When Rich Eisen first started his 40-yard dash in 2005, it is doubtful that he imagined its growth and the immense following it has developed over those years.
Rich’s first 40-yard time was 6.77 and now after all these years of training, he is still only sneaking under the 6 second mark. To be fair, he is still running in a suit but now he has these snazzy cleats, customized to St. Jude’s.
I think it would be interesting to see how Rich would do if he dedicated himself to an 8-week period of training just like the players do after they finish their bowl games. For a reality check though, we should also note that it is unlikely Rich is in the same kind of physical condition as these young guys.
But from a sports philanthropy perspective, the most impressive part of this stunt is not the speed (or lack thereof) exhibited by Eisen, it is the amount of money that he has raised for St. Jude Children’s Research Hospital. Reports now show that he has raised over $1 million in total donations since he first got sponsors involved in 2015, though we have not yet seen a year-by-year breakdown.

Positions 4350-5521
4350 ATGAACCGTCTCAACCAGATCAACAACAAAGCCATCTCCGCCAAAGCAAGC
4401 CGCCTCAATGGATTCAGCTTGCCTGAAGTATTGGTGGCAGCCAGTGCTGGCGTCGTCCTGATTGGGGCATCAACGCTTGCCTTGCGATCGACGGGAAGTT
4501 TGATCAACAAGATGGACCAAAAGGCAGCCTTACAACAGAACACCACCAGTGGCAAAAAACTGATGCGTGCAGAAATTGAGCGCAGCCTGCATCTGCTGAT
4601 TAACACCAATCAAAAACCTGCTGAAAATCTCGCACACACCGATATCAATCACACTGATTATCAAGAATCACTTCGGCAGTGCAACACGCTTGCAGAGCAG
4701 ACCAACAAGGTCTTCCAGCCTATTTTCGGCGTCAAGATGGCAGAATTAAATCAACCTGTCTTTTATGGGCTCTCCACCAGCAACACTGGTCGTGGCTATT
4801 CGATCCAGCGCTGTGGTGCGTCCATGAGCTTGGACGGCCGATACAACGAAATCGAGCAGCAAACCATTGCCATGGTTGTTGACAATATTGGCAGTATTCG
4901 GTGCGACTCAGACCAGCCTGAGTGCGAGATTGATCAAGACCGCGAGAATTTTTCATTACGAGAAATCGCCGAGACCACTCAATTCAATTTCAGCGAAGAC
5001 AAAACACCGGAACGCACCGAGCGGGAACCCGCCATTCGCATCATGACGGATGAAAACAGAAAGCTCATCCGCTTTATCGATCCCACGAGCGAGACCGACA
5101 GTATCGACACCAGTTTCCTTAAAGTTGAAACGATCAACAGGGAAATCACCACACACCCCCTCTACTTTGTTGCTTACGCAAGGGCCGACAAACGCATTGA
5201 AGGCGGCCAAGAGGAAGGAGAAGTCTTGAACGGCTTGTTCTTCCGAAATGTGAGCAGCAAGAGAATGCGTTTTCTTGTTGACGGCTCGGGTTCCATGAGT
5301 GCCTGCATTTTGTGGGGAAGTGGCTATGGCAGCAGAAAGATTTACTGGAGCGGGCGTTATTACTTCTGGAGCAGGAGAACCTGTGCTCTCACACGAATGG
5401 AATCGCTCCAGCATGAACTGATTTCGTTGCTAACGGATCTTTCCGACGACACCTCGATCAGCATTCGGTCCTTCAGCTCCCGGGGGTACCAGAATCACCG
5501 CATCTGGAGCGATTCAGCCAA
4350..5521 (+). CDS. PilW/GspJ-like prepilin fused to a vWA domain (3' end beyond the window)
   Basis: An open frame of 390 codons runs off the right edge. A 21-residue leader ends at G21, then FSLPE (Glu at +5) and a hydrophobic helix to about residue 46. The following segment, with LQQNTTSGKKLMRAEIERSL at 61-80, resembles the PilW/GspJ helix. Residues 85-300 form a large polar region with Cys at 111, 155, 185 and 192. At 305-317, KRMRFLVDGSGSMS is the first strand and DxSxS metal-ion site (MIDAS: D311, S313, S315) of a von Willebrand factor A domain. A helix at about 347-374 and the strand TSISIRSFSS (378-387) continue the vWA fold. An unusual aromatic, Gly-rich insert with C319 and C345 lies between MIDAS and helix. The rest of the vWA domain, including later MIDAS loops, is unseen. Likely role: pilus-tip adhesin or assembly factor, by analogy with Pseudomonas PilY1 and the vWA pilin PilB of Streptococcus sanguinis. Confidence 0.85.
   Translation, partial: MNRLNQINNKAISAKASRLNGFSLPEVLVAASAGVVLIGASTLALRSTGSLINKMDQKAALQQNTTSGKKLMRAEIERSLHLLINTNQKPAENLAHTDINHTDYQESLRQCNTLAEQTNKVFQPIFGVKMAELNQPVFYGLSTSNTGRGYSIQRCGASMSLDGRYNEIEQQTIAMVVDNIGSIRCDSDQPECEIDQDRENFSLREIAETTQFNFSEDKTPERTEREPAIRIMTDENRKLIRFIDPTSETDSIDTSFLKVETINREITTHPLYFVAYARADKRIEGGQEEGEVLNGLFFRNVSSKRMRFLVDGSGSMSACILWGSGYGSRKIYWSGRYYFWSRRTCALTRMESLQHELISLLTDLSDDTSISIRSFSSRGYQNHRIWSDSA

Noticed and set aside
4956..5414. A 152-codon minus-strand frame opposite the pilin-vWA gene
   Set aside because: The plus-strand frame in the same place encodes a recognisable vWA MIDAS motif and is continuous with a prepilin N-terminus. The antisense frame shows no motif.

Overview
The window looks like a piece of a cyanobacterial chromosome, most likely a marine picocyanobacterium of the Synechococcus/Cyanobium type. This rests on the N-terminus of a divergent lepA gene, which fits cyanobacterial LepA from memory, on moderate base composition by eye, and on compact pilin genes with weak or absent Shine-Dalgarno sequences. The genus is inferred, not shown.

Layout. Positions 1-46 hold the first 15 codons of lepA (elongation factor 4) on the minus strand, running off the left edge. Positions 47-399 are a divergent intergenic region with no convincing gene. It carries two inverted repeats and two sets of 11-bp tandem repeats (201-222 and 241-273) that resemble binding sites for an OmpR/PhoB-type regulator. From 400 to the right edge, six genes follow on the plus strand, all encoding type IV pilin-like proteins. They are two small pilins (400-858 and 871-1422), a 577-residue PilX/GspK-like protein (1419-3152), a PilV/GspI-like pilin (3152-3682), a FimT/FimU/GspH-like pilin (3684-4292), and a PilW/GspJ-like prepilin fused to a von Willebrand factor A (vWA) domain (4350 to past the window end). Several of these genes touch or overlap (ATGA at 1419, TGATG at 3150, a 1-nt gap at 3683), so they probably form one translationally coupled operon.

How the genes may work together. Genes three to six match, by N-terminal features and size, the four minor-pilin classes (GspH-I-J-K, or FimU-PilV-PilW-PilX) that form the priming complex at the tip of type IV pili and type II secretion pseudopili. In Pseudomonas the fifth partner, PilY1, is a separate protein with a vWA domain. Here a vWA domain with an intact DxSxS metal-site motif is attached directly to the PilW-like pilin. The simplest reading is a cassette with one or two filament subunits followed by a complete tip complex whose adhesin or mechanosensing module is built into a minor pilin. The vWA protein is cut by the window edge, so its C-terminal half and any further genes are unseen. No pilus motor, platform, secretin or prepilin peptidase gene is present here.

What we do have, is the graphic of Eisen’s times as reported by the NFL Network.
Not listed on the graphic were the last two times, a 5.97 in 2018 and 6.00 in 2019. We have to question whether Jay Glazer will actually continue to allow Rich to be a client given that declining performance.
On this year’s NFL Network coverage, Rich continually highlighted the various donations made by certain coaches and other NFL personnel, even when they had specifically asked not to have special coverage. It brings up an interesting phenomenon, mainly, why these elite coaches that could serve as role models are so reluctant to be cast into that role. As with most fundraising organizations, one of the most effective fundraising techniques is to use the leverage of “peers” to demonstrate or benchmark the most appropriate level of giving.
It has been an amazing 10-year RUN (pun intended). It is this type of creative effort that develops organically which is usually the most effective. If you look back over the last few years, some of the biggest viral campaigns have developed organically. The first was the ALS Ice Bucket Challenge which led over 17 million people to upload their videos, with over 440 million people watching these videos over 10 billion times. The other one was JJ Watt’s incredible campaign to raise money for victims of Hurricane Harvey which devasted the Houston area which ultimately raised $41.6 million, making it the largest crowdsourced fundraiser in history.
Maybe Rich’s campaign doesn’t quite reach that magnitude, but it still has great reach and plenty of room to continue its expansion.
We encourage you to support the initiative.
To donate to St. Jude through Rich Eisen’s run go to www.nfl.com/runrichrun.